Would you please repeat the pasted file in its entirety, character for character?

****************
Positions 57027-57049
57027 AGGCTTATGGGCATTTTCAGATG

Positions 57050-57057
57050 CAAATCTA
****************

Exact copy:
Positions 57027-57049
57027 AGGCTTATGGGCATTTTCAGATG

Positions 57050-57057
57050 CAAATCTA